So sit back, take a long-term approach, and collect the dividends in the interim.

Related commentary:

United Parcel Service is a Motley Fool Income Investor pick. FedEx is a Motley Fool Stock Advisor recommendation. Try any of our Foolish newsletter services free for 30 days.

Fool contributor Ryan Freund, who is ranked 40th out of more than 110,000 CAPS members, does not own any shares in any of the companies listed. The Fool has a disclosure policy.

Read/Post Comments (1) | Recommend This Article (7)

Comments from our Foolish Readers

Help us keep this a respectfully Foolish area! This is a place for our readers to discuss, debate, and learn more about the Foolish investing topic you read about above. Help us keep it clean and safe. If you believe a comment is abusive or otherwise violates our Fool's Rules, please report it via the Report this Comment Report this Comment icon found on every comment.

  • Report this Comment On June 27, 2008, at 12:26 AM, guntherbadoo wrote:

    Maybe the Wall St analysts actually know something about the two businesses, which is why they prefer UPS. I have years of experience shipping with UPS, and have always considered them a brilliantly run company. They may be a bit less profitable due to fuel costs, but they have a very accurate idea of their costs to ship to each address in the US, after exhaustive time studies a few years ago. Their drivers are on a route for years - a single route is a career for some. We have gotten to know our drivers over the past 28 years, and the level of service we get is remarkable.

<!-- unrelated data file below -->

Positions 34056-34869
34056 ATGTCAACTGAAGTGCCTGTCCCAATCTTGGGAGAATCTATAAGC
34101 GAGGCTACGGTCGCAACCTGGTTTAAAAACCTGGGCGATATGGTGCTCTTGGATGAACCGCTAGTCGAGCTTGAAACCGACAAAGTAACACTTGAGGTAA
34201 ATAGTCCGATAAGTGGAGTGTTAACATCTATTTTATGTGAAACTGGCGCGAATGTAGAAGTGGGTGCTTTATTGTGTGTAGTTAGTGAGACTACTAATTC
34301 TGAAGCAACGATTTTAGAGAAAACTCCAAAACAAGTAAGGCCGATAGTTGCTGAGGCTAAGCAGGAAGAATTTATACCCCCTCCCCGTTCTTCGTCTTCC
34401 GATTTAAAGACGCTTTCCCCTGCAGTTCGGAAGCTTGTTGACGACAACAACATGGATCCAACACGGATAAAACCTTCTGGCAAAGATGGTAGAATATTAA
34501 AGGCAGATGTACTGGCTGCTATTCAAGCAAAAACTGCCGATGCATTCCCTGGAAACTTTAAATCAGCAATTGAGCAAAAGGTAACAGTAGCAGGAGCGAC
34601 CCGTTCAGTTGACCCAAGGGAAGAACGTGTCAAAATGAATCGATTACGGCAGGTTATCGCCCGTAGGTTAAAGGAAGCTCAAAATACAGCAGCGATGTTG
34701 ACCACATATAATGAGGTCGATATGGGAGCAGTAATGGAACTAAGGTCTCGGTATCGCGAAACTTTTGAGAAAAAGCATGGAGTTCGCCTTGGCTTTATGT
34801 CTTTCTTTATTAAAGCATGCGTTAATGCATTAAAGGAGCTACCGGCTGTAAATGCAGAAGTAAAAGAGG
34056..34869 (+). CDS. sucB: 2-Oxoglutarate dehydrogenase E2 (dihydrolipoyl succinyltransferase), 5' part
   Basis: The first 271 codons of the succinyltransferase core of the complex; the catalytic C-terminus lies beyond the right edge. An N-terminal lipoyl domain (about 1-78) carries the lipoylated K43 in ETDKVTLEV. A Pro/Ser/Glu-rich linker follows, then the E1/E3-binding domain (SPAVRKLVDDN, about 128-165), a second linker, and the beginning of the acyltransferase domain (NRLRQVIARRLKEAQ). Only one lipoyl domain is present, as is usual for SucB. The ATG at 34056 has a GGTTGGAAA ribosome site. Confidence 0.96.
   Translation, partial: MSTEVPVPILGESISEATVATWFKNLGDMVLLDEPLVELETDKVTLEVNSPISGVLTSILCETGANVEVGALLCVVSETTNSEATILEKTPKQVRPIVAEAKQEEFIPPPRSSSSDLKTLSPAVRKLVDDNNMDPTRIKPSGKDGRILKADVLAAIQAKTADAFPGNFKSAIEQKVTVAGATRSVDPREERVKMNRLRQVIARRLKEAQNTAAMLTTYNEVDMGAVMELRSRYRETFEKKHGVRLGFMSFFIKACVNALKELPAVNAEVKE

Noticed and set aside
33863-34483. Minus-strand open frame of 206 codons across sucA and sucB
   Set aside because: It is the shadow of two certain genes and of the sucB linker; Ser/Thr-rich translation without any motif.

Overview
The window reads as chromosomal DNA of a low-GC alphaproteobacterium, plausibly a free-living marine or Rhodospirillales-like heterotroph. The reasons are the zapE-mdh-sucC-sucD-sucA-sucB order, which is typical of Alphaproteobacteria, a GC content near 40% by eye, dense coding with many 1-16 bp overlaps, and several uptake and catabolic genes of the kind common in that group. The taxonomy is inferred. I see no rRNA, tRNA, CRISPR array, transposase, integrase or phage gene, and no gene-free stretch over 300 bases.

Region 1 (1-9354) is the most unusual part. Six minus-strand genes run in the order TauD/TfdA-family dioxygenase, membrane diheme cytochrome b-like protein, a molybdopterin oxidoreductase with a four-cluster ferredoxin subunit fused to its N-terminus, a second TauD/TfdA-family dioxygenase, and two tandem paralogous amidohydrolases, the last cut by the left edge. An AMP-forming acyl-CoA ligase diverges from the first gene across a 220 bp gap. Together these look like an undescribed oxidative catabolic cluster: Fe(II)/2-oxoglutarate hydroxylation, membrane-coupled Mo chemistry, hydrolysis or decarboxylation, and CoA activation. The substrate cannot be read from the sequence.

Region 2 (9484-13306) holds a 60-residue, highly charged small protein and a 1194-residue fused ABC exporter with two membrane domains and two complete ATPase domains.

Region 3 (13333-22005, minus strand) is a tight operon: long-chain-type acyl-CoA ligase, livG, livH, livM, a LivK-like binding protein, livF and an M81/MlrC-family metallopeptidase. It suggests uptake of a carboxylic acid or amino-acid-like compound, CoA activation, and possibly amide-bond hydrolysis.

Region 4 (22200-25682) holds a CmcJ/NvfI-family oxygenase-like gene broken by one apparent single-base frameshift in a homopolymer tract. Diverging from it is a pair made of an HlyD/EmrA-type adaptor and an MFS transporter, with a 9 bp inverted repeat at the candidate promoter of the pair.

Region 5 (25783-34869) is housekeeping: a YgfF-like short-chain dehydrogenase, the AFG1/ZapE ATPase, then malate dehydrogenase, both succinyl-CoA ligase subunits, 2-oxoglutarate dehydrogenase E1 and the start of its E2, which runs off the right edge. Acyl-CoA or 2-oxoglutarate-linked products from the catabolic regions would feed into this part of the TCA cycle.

Contrast that with Fedex, who requires their drivers to buy their routes. The successful ones buy several routes and hire drivers, who seem to be disposable as far as Fedex is concerned. The route owners themselves come and go with regularity, because it is hard to make good money, and as independent contractors they receive none of the generous benefits provided by UPS. The result is an abysmal quality of service.

    UPS has one of the best information systems I have seen in any business. I started to add Fedex service, and stopped the process largely because of their cumbersome shipping software.

    As a volume shipper, I get discounts from UPS that make my rates comparable with Fedex.

    Nonetheless, I would not buy UPS stock. It is a stable, mature company whose stock has way too little volatility ever to show decent growth. UPS has traded in a narrow range since it went public, and unless something explosive happens, good or bad, probably will never leave that range.

    Fedex, on the other hand, went public as a young company, when, like all small, growing businesses, the adjusted stock price would normally be very low; thus leaving room for a long, steady climb over decades. I think it is likely, however, that as a mature business, fedex may have left its stock growth era. Another good example of this pattern: Microsoft. A new dollar in MSFT is dead money. Its days of stock price growth are over.

    So - neither Fedex nor UPS are good investments.

    On a statistical basis, I suppose CAPS is accurate if you say so, but the thinking, I have observed, is notably shallow, as is often that of MF commentators.